Theoretically, a possible slowdown of the current model of globalization may somewhat reduce frustration with the existing imbalances in development, but whether this deceleration is actually capable of mitigating the general structural problems that the global economy is facing today remains a question.
Optimists believe that "as the epidemic develops, its relative impact on the economy will decline." As for the impact of the virus on the economy, it will actually prove beneficial: the growth rate will slow down, but it will be a “healthier,” natural growth. Speculative “bubbles” in the asset markets will burst in a natural way, and the leading central banks will increase the money supply. All this will allow "... leading economies to maintain their growth, albeit at a slower pace, rather than fall into recession." This means that “a global crisis due to the epidemic is impossible.” [iv]
Critics, for their part, believe that the medical consequences of the coronavirus epidemic can prove much less destructive for global development compared with the measures that states may, if necessary, take to combat the spread of the disease. Experts at Oxford Economics are already warning that a policy of limiting communication and freedoms can only exacerbate the crisis and create additional problems in the future.
Ten years after the 2008-2009 crisis the COVID-19 epidemic is once again demonstrating to politicians, the business community and the general public the vulnerability of the current international financial and economic model. “Political pressure will be brought to bear on states and enterprises through consumers.” Many economic entities will try to reorganize production and supply lines, primarily by moving production closer to end consumers. The pandemic is sure to contribute to further “social atomization” and “online escapism.” Trade, education, medicine and the entertainment industry may finally go online. [v]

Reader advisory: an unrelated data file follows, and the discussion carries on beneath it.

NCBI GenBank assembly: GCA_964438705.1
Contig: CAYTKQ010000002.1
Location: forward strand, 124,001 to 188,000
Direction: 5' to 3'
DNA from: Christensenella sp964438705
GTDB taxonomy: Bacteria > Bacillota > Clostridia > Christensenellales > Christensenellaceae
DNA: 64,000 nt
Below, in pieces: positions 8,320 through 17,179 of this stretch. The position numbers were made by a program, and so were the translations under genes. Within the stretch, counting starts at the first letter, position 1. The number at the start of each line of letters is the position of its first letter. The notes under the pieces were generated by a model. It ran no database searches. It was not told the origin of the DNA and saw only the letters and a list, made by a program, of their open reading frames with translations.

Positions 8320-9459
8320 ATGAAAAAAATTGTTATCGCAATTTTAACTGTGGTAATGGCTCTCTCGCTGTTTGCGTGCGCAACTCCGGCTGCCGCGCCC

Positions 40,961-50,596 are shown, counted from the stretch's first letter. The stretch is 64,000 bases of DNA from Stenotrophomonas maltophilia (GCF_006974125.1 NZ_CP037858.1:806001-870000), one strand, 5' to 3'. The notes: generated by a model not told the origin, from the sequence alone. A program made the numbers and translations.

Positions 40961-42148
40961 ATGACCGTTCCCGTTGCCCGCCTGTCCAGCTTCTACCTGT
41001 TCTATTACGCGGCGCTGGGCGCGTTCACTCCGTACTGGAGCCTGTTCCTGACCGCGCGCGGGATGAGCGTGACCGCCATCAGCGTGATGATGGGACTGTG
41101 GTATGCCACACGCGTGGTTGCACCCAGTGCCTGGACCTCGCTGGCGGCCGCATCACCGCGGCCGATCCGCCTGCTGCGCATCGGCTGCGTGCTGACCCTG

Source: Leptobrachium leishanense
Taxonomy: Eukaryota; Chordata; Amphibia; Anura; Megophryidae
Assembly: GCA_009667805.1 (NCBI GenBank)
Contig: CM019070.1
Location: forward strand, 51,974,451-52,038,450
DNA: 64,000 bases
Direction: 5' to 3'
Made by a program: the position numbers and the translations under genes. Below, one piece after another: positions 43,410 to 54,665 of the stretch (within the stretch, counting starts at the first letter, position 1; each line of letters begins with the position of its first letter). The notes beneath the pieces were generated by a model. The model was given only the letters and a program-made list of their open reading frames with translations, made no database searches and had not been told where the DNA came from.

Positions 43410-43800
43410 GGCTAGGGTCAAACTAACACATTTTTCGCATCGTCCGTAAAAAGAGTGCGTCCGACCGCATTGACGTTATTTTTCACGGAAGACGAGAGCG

Finally, the authorities in many countries are likely to work out measures to restore or expand domestic production in strategically important sectors, including the food and pharmaceutical industries. The policy of state support for domestic producers is gaining popularity again.
“The goal is not so much to limit international trade, but to create a reliable domestic market that will be less dependent on conflicts and the challenges posed by global trade.” [vi]
The current configuration of the world order is not just becoming ideologically unsustainable. It now appears absolutely impractical and even dangerous, in the technical sense of the word, in the event of new global upheavals, whether humanitarian, technological or climatic. Globalization will obviously continue to evolve, both ideologically and from the standpoint of application. There is no way that new contacts between people and countries can be completely prevented, but globalization will be taking on new forms, no doubt about that. The international community will have to find a new balance between the priorities of national and global development. Under the circumstances, it is imperative for Russia, just like for any other country, to keep pace with the demands of the day.
The views of our contributors are their own and may differ from the position of the Editorial Board.